Overlooking the Oglio valley, the church of San Bartolomeo (St. Bartholomew) stands in the southern most region of the village of Branico and preserves an interesting cycle of 14th-Century paintings.
The church is south-facing and has some exterior features shared by the Costa churches: a Sarnico sandstone porch with an elegant portal, with a mixtilinear cornice contrasting with the rigorous simplicity of the architectural forms of the rest of the building.
Inside it is clear that the sanctuary corresponds to an older church, to which the current single-nave was added in the 16th Century, covered by a wooden ceiling. The simplicity of the church is also revealed in the scagliola technique frontals of the altar (1731), which replicate the rich marble furnishings of the Sebino churches. Marble is reserved for the holy oil and relic tabernacles and the frame of the high altar which originally housed the modest painting of the Madonna in Glory between Saints Bartholomew and Gotthard now in the nave. The frame of the St. Rocco altarpiece, on the other hand, is ornately carved and gilded, painted the mid 17th Century by an artist of average skills influenced by Domenico Carpinoni. Next to it is a beautiful and recent painting by Emilio Del Prato (The Good Samaritan).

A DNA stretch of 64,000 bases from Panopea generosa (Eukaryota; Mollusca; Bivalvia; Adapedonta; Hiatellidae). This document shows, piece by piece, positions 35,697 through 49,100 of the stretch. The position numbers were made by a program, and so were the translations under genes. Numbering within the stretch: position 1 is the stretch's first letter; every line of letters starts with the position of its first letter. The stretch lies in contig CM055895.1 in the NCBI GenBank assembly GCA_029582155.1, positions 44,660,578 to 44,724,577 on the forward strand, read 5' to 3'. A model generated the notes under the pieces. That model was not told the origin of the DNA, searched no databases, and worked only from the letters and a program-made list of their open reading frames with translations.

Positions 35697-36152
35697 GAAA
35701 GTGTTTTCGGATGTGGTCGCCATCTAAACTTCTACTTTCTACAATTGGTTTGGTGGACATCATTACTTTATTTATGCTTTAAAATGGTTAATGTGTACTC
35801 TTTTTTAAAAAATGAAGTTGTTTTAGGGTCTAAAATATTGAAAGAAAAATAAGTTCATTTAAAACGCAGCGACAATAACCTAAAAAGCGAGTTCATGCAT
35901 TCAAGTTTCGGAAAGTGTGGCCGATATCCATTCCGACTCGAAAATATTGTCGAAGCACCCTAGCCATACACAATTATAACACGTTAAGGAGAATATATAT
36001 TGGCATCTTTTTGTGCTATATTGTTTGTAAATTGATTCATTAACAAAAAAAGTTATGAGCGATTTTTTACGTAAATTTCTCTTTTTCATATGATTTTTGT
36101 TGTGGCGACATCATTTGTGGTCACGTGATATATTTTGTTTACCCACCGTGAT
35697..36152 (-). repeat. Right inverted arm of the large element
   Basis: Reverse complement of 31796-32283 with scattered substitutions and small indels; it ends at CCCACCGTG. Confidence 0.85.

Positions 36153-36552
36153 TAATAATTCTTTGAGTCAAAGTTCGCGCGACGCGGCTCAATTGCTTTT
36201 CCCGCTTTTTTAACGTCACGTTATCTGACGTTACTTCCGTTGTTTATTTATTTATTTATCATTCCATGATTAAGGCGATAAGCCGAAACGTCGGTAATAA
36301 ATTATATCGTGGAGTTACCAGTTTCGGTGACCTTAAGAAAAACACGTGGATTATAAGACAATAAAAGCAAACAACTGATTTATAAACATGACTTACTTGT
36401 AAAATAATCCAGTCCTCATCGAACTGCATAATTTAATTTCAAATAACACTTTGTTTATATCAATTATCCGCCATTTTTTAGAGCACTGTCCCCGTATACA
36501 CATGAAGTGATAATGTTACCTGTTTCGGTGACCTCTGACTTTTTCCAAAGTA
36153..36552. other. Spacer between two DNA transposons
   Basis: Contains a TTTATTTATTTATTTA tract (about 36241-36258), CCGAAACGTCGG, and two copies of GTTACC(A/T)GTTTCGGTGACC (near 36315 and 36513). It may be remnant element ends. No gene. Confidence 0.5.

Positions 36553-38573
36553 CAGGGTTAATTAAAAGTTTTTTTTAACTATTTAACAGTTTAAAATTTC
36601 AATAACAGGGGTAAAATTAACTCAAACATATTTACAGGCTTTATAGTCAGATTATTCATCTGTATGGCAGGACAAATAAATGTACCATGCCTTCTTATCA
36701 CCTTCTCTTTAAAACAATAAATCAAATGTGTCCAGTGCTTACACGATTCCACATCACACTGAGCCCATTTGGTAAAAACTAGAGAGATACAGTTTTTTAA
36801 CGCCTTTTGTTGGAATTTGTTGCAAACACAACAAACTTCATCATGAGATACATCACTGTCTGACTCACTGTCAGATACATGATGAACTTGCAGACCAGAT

The most interesting works in the church are the paintings in the sanctuary: the large and crowded Crucifixion on the altar, the Baptism of Christ and the Last Supper on the left wall and the theories of saints that had to cover the walls on the left and right, now flush with the paving due to the raising of the floor. The paintings can be connected to a dissemination of a version of Giotto styles popular in the 70s and 80s of the 14th Century, and in particular are associated with the activity of the so-called Master of Cambianica, the artist of the paintings of San Michele (St. Michael) in Tavernola.
Within this cycle and of particular interest is the Last Supper which, due to the date of around 1380-1390, represents an early witness to the dissemination of this theme from the North European area (especially Flanders) along the long routes of the travelling merchants.
For more information:
A. MAZZUCCHELLI, Gli affreschi di Branico fra storia e arte, in Johannes de Volpino. Un caso nel Trecento pittorico nel solco dell’Oglio e dell’Adige, a cura di G. Maculotti, A. Zaina, Sarezzo 2012, pp. 43-50.
Ricordi e immagini di una comunità in cammino, Costa Volpino 2003.